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The Bordeaux appellation

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The Bordeaux appellation

A.O.C. Bordeaux carte

The Bordeaux A.O.C is the most widespread generic appellation in the Gironde department, including wines produced throughout the entire department on all types of soil legally entitled to produce wine (i.e. excluding wetlands and forested areas).

This area is so vast that it includes a great variety of soils. Winegrowers must cope with this wealth of possibilities by choosing the grape varieties best adapted to each terroir. This can either be totally given over to the A.O.C. Bordeaux or shared with another appellation.  A.O.C. Bordeaux is the largest fine wine appellation in the entire world, and the wines are the most-sold as well. Thirteen bottles of Bordeaux rouge or Bordeaux Supérieur  rouge are consumed every second somewhere on the planet…

The areas entitled to the Bordeaux appellation were defined in an official decree dated 14 November 1936.

Vignes Château Bonnet

They produce red, white and rosé wines.

The red wine vineyards cover nearly 38,500 hectares and account for over 50% of all wine produced in Bordeaux.

Bordeaux rosé is made from 4,750 hectares of vines.

Specifications for the A.O.C. Bordeaux:

  • The red and rosé wines must be made from Cabernet Sauvignon and Merlot (mainly) as well as Cabernet Franc, Petit Verdot, Malbec and Carménère (to a lesser extent). Cabernet Sauvignon contributes tannic structure while Merlot accounts for fruitiness and a velvety texture. Winegrowers vary the proportions in the final blend depending on the style they are aiming for.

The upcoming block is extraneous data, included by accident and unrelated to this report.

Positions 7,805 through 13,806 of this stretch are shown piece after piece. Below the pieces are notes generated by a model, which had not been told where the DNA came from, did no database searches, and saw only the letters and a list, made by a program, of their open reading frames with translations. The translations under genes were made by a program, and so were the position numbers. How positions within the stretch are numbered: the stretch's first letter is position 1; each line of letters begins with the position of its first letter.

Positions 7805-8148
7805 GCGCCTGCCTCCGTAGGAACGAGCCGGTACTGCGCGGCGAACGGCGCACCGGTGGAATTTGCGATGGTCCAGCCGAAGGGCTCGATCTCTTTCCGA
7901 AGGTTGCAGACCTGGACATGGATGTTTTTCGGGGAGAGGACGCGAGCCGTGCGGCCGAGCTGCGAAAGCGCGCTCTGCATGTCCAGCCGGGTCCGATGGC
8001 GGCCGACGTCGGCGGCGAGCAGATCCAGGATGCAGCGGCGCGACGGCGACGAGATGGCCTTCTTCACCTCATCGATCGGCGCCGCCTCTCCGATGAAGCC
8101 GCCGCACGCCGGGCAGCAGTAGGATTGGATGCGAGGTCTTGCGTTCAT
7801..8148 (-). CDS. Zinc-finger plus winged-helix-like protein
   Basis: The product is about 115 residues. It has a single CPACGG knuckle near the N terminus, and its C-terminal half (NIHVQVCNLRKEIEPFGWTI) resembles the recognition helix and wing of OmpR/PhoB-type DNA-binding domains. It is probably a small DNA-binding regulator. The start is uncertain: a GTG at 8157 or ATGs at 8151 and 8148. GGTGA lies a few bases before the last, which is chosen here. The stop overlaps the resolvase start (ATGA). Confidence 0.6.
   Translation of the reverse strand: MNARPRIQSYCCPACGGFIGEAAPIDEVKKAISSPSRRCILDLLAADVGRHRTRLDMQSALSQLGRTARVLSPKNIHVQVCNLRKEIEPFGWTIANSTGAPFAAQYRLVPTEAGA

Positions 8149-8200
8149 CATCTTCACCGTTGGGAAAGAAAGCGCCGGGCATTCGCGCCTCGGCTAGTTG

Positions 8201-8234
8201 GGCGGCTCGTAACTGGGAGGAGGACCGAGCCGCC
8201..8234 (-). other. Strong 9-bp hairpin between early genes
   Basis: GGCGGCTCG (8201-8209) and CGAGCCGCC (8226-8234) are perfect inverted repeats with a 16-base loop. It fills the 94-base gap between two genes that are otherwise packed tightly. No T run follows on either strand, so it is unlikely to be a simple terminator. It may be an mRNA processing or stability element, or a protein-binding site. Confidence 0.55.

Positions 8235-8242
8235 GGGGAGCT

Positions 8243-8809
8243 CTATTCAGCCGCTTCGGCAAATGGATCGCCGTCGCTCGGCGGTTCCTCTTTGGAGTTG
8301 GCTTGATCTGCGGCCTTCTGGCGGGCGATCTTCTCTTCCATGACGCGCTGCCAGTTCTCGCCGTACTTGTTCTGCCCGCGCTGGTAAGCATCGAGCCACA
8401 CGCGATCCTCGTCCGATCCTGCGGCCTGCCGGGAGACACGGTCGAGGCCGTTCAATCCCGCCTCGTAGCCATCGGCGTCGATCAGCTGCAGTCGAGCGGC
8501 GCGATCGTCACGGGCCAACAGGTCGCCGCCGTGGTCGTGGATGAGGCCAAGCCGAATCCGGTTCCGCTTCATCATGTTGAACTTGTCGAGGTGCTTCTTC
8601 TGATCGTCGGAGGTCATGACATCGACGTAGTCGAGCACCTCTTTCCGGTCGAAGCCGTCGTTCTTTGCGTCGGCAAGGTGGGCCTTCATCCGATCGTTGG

• Yields are 50-68 hl/ha for the red wines and between 55 and 72 hl/ha for the rosés.
  • Both red and rosé wines must have an alcoholic degree of 10 to 13°.
  • This means that the minimum sugar content is 189 g/litre of must (Merlot and Cabernet Sauvignon for red wines) and 162 g /litre of must (these same grape varieties for rosé wines).

Characteristics of Bordeaux Rouge

Bordeaux rouge is smooth, fruity and not very powerful. Depending on the blend, the nose features enticing red fruit aromas such as raspberry, blackcurrant, as well as violet nuances.  These wines can be enjoyed young thanks to their fruitiness.
Ageing potential: 3 to 4 years. Serving suggestions: Bordeaux rouge goes well with all types of foods such as white meats, quiches, the cheese platter, etc.

bouteille Château Bonnet rosé

Characteristics of Bordeaux Rosé

Bordeaux rosé is a light wine with an attractive roundness on the palate. It is meant to be drunk young and, in fact, is best enjoyed within one or two years after the vintage.  It is a real treat, especially in summer, with light dishes or spicy ones from North Africa or Asia.

vignes AOC Bordeaux